The ITT List
Weekly Mulch: Fighting the Joe Millers of the World
by Sarah Laskow, Media Consortium blogger
Joe Miller, Sarah Palin's choice candidate for one of Alaska's Senate seats, does not believe in climate change. That didn't bother Alaska voters: this week, Miller bested Sen. Lisa Murkowski in the state's Republican primary. If that weren't worrisome enough, it also emerged that the fossil fuel industry spent eight times more than environmental groups on lobbying in 2009, the year the House passed the climate change bill. It's been a bad year already for environmental causes, and as the November election edges closer, progressives might want to start working overtime to regain momentum on climate and energy issues.
Murkowski was solidly against the idea of the Environmental Protection Agency (EPA) regulating carbon. But she was willing to talk about cap-and-trade programs, and at the very least, she was willing to admit climate change was happening. Depending on how November's election shakes out, the shift towards climate-denial in Congress may only worsen. A slew of Republican candidates are convinced that, as one put it, "only God knows where our climate is going," as Care2 reports.
A tougher tomorrow
Current political trends bode badly for the planet. If Congress couldn't pass climate legislation while are in Democrats control of the House and Senate, there's little hope that lawmakers will step up when facing opponents who don't believe in climate change.
Carla Perez has a few ideas about how progressives and environmentalists can fight back — and they begin with accepting that, yes, giving up fossil fuels would mean sacrifice, but it wouldn't be the end of the world. Perez, a program coordinator at social justice group Movement Generation, appeared recently on National Radio Project's Making Contact and imagined how life would look without fossil fuels:
No iPods. No iPads. No plasma TVs. No motorized individual vehicles. No plastic bags. No pleather boots for $9.99 from Payless.... Then again, no island of plastic twice the size of Texas. No plumes of sulfuric acid over Richmond, California. No skyrocketing rates of cancer and diabetes concentrated in native and people of color communities all over the world. No spontaneous combustion of flames off of contaminated rivers.
"How bad would it be?" she asked.
To move from iPods to environmental justice, though, people like Perez will have to keep politicians like Joe Miller out of Washington. In an interview with Yes! Magazine, Riki Ott, a marine biologist and Exxon Valdez survivor, makes a good point about the challenges that environmental advocates face.
"This BP disaster, like the Exxon-Valdez, is more than an environmental crisis—it's a democracy crisis," Ott says. "Right now we’re playing the game: Going through regulatory arenas, tightening some laws. But that’s not good enough. The real question is, how do we get control of these big corporations?"
Electing politicians that don't take corporate money or listen to industry lobbyists will help. Another way to move away from the dominance of fossil fuel companies is offering real alternatives to using their products.
Brave new NOLA
In New Orleans, in the five years since Katrina hit, the people rebuilding the city have worked to create greener alternatives, as Campus Progress reports. Here's just one example:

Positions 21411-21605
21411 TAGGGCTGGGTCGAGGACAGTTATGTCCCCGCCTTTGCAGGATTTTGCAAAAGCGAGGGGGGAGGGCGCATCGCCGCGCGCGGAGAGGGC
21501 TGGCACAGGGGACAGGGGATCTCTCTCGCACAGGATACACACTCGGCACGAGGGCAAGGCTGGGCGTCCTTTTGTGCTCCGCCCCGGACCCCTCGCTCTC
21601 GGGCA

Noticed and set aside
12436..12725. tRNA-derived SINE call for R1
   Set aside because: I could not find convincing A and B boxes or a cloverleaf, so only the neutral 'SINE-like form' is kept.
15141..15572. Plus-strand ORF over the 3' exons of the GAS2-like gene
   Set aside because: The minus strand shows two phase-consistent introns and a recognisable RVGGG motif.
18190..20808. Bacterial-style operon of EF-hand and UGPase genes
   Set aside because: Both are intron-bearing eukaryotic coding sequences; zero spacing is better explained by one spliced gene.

Go Green NOLA encourages homebuilders to think small, since smaller homes use less energy. The group also makes suggestions such as installing windows and insulation systems with special attention to local weather and climate — think: humidity, and lots of it—and using shade trees and other landscaping to help beat back the southern sun.
Change can happen without devastation preceding it. In Massachusetts, the Green Justice Coalition worked to ensure that environmental justice provisions made it into the state's $1.4 billion energy efficiency plan, The Nation reports. What's more, the coalition made certain that Massachusetts citizens would feel the impact of the new plan directly:
There will be a financing plan to make energy-saving home improvements more affordable. Many of the 23,300 jobs to be generated by the plan will go to contractors who pay decent wages and meet "high road" employment standards. Finally, four pilot programs across the state will test a radically new outreach model by going door to door and mobilizing low- and moderate-income families in building greener neighborhoods.
Women lead the way
Progress doesn't happen on its own, of course. At RH Reality Check, Kathleen Rogers suggests that female leaders make all the difference. "Women get the connections between climate change, public health and economic growth, because climate change is disproportionately affecting women," she writes. "A new generation of women entrepreneurs, leaders and civil society, have demonstrated the potential for being the solution to the climate crisis. But they must be mobilized and given an opportunity to influence government and business."
Rogers is right. Leaders are out there. Just listen to the whole of Carla Perez' comments on Making Contact. The Green Justice Coalition's Phyllis Evans also gets it. And even Sen. Murkowski was willing to work on climate change compromises, on some level.
Of course, it's not just women who can lead the country and the planet away from current environmental and democratic crises. Paths forward are emerging; anyone can follow them.
This post features links to the best independent, progressive reporting about the environment by members of The Media Consortium. It is free to reprint. Visit the Mulch for a complete list of articles on environmental issues, or follow us on Twitter. And for the best progressive reporting on critical economy, health care and immigration issues, check out The Audit, The Pulse, and The Diaspora. This is a project of The Media Consortium, a network of leading independent media outlets.